Document Type

Article

Rights

This item is available under a Creative Commons License for non-commercial use only

Disciplines

2.10 NANO-TECHNOLOGY

Publication Details

Analyst, 135, 268 - 277 (2010) DOI: 10.1039/b921056c

Abstract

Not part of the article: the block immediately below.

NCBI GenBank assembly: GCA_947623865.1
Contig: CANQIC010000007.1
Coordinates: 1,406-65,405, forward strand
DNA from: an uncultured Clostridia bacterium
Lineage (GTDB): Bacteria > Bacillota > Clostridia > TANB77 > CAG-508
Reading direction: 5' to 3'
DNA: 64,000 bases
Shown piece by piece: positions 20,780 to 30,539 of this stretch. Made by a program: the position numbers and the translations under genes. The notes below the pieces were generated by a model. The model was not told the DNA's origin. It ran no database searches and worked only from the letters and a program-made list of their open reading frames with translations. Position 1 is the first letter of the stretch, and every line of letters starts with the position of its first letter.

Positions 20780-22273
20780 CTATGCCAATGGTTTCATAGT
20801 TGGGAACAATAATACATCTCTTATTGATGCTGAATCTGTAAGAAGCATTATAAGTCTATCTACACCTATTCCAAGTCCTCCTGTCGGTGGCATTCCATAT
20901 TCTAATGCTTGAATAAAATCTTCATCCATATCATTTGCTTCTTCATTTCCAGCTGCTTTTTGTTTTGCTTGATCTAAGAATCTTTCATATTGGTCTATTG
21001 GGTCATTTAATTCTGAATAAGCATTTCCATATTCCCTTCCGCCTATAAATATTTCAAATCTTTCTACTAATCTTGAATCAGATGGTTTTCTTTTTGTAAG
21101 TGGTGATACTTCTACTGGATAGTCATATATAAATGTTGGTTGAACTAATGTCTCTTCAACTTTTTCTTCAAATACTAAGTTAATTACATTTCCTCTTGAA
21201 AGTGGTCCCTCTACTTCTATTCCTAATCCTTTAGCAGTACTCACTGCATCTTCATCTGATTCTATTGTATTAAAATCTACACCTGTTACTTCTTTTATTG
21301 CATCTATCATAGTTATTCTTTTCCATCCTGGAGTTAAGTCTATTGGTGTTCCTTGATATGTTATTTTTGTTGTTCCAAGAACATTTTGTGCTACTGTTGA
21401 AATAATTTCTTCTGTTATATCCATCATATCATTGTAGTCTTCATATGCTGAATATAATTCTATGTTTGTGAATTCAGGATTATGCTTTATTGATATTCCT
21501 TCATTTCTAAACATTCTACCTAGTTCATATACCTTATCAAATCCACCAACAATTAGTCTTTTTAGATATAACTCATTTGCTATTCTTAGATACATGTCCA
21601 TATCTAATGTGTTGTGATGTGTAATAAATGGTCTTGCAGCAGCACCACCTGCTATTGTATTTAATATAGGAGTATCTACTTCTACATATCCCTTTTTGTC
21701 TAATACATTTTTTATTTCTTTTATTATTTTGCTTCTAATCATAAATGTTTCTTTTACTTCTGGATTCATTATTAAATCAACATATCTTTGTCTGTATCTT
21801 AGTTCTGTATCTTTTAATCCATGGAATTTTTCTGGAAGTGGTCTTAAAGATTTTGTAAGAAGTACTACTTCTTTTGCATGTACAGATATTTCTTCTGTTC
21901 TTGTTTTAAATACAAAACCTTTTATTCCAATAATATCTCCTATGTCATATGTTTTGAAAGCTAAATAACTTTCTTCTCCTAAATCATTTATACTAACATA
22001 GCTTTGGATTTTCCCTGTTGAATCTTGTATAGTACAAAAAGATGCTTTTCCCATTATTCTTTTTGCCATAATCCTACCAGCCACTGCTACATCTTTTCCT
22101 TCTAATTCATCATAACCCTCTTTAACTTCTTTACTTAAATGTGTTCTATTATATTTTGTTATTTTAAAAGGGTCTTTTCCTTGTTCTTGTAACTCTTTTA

Infrared spectra of single biological cells often exhibit the “dispersion artefact” observed as a sharp decrease in intensity on the high wavenumber side of absorption bands, in particular the Amide I band at ~1655 cm-1, causing a downward shift of the true peak position. The presence of this effect makes any biochemical interpretation of the spectra unreliable. Recent theory has shed light on the origins of the ‘dispersion artefact’ which has been attributed to resonant Mie scattering (RMieS). In this paper a preliminary algorithm for correcting RMieS is presented and evaluated using simulated data. Results show that the ‘dispersion artefact’ appears to be removed, however, the correction is not perfect. An iterative approach was subsequently implemented whereby the reference spectrum is improved after each iteration, resulting in a more accurate correction. Consequently the corrected spectra become increasingly more representative of the pure absorbance spectra. Using this correction method reliable peak positions can be obtained.